All the way back in Original Dungeons & Dragons, the fireball (then two words) used to take up the full volume of a space. So, if you cast a fireball in a room to small to contain it, the blast would expand to other rooms.
For the curious, those two inches translate to 20 feet. This size persisted through time.
In 5th Edition, the fireball is a sphere of fire with a 20-foot radius:
That 20′ radius means fireball takes up 33,510 ft3 of space! However, that’s only in open space. In 5th Edition, a fireball expands around corners, but not beyond its 20′ radius. Sage Advice confirms:
But…what happens if we apply the “old school” backdraft rules in a dungeon?
We know that a fireball will fill a standard dungeon room. But how many?
Let’s assume a standard dungeon has 10-foot ceilings. This is probably high unless your campaign is set in modern times, but it’s a very sensible height to use with a 5-foot grid.
The standard bedroom above is 3 x 3 squares. A 15′ x 15′ x 10′ room can only hold 2,250 ft3 of space. A fireball could fill almost fifteen of those rooms!
Let’s increase the room size a little, like the common area above. A 20′ x 20′ x 10′ room holds 4,000 ft3 of space. A fireball can fill more than eight of those rooms!
A 25′ x 25′ x 10′ room holds 6,250 ft3 of space. A fireball fills more than five of those.
We’re not likely to see rooms larger than that in a dungeon, unless it’s a great hall or something large enough to adjudicate the fireball on its own.
What about hallways? Many (but not all) hallways are 10 feet wide. A fireball cast in a 10′ x 10′ hallway will fill 335 feet, which should be enough to cover any published dungeon. For perspective, that’s farther than a standard PC can sprint over 5 rounds (using the Dash action). Double that for a hallway half as wide.
But, there’s got to be a better way to do this than breaking this all out into tetris pieces.
If we find out the cubic capacity of each square (5′ x 5′) on a battle mat (keeping the 10′ ceilings), we can just count out the number of spaces the fireball occupies. Each 5′ x 5′ x 10′ square is 250 ft3. That’s 134 squares.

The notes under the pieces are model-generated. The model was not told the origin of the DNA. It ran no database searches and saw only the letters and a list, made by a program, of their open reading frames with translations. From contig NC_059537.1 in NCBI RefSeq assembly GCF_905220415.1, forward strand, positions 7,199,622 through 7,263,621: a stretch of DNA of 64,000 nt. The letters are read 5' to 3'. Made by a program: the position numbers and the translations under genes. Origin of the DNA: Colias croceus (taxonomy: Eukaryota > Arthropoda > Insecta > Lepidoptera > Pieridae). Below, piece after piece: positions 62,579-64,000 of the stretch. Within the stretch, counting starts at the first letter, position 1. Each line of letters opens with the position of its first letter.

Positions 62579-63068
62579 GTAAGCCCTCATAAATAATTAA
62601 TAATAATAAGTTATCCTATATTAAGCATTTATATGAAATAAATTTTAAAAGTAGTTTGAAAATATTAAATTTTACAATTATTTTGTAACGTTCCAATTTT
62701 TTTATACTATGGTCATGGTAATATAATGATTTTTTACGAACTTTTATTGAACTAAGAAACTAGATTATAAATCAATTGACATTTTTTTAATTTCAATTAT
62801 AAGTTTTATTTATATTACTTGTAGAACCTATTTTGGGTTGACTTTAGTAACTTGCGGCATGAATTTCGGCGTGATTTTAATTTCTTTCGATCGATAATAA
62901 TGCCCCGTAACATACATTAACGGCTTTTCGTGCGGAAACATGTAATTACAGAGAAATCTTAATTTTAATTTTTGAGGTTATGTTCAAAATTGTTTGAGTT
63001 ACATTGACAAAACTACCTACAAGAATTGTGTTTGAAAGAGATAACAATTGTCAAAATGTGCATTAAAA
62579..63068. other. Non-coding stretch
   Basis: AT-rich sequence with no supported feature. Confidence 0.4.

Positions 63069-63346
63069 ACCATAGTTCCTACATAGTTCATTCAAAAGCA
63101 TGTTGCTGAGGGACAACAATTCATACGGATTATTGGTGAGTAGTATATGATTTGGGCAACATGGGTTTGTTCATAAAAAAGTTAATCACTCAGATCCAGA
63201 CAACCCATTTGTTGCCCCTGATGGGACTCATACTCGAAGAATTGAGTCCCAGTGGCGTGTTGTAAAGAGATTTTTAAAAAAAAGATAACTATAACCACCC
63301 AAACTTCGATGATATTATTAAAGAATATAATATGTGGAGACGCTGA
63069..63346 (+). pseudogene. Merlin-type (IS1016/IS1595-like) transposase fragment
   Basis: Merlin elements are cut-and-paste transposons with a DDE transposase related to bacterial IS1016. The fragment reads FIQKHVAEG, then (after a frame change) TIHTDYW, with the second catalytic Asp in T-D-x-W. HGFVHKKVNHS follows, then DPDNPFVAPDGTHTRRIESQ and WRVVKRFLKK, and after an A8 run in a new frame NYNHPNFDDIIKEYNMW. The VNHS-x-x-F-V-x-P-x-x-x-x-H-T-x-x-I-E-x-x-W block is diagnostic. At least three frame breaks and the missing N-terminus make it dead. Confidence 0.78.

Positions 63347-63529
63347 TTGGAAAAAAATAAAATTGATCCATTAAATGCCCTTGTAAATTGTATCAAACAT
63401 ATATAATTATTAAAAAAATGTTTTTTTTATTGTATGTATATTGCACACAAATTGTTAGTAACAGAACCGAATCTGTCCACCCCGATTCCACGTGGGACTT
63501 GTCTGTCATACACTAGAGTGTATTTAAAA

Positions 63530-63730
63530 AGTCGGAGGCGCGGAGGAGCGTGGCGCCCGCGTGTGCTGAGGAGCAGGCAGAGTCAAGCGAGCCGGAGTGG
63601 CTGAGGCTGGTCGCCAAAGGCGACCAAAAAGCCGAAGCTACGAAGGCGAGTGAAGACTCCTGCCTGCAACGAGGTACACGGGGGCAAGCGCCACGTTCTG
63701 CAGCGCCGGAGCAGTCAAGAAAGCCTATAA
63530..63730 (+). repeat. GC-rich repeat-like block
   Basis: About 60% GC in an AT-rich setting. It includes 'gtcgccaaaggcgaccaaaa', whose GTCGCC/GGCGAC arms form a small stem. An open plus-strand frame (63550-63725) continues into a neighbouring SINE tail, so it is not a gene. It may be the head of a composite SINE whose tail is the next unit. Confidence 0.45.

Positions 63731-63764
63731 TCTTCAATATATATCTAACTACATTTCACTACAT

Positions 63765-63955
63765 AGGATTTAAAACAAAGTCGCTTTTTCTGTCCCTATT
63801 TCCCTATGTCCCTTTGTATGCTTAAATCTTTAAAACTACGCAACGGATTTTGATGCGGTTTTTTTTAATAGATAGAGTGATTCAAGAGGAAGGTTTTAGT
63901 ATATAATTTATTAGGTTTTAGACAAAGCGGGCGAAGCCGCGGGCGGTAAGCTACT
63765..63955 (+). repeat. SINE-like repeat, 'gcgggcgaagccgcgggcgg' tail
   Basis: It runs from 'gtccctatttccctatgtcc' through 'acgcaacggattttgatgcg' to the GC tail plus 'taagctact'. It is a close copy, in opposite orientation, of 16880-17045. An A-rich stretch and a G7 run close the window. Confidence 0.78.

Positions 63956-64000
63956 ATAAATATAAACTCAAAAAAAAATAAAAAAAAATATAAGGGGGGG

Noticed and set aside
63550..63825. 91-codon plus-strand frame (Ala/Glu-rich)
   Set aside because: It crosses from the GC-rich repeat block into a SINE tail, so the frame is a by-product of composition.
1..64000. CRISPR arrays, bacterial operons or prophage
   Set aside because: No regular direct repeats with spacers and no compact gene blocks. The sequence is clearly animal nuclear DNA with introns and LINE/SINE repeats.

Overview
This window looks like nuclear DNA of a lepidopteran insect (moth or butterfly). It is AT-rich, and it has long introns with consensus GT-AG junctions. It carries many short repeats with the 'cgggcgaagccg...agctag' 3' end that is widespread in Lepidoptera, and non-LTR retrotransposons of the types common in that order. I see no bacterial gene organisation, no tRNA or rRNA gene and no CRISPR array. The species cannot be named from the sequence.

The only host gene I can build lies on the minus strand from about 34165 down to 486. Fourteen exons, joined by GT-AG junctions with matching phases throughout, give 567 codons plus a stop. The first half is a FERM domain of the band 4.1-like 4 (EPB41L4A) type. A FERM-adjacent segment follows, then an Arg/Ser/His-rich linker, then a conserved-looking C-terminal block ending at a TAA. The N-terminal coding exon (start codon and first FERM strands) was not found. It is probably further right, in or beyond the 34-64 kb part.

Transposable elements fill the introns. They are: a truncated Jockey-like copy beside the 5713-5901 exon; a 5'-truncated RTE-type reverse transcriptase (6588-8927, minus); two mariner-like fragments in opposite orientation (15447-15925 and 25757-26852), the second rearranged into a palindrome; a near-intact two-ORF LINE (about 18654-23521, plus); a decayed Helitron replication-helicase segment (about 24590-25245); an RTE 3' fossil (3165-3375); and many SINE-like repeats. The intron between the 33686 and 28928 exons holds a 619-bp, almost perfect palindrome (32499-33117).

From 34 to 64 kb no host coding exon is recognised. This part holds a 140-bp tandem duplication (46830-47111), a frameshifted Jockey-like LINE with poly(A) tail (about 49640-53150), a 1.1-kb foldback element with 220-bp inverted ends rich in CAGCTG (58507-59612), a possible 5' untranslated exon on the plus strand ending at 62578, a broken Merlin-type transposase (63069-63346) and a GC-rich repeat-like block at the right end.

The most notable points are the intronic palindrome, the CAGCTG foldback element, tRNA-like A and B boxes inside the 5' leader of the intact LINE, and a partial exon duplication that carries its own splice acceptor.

Of course, this changes with the ceiling height. Here’s a handy chart:
That’s shockingly massive. If you run with fireball backdraft, it can very easily get out of hand. Let’s run it through a test case, so we can put it in perspective.
Curse of Strahd’s Death House is about 64 spaces per floor. It’s a 6-by-11 square floorplan. We can drop a couple squares to account for the walls around the stairs. This means a fireball would blow out two entire floors of the Death House.
Of course, the real numbers here are a little more tricky. That’s because of the Death House’s unique architectural stylings. All the floors are a different height. The 3rd floor also has some balconies. The attic has even less floor space, and the image suggests a vaulted ceiling, but we’ll use the listed height.
Factoring in the ceiling height, here’s the area of the floors in the Death House:
Remember the fireball takes up 33,510 ft3. By the true numbers, you won’t exactly get the full first two floors. But, you will blow the windows out of any other combination of two consecutive floors. Be careful in there.
Running down into the basement, we get a great visualization:
You may have noticed that the design theory in this week’s post runs contrary to the ThinkDM method for simplified area effect spell damage. We’re not beholden to any level of crunch. These techniques form two pieces of a puzzle. Don’t be afraid to mix and match to find the right blend of rules for your table.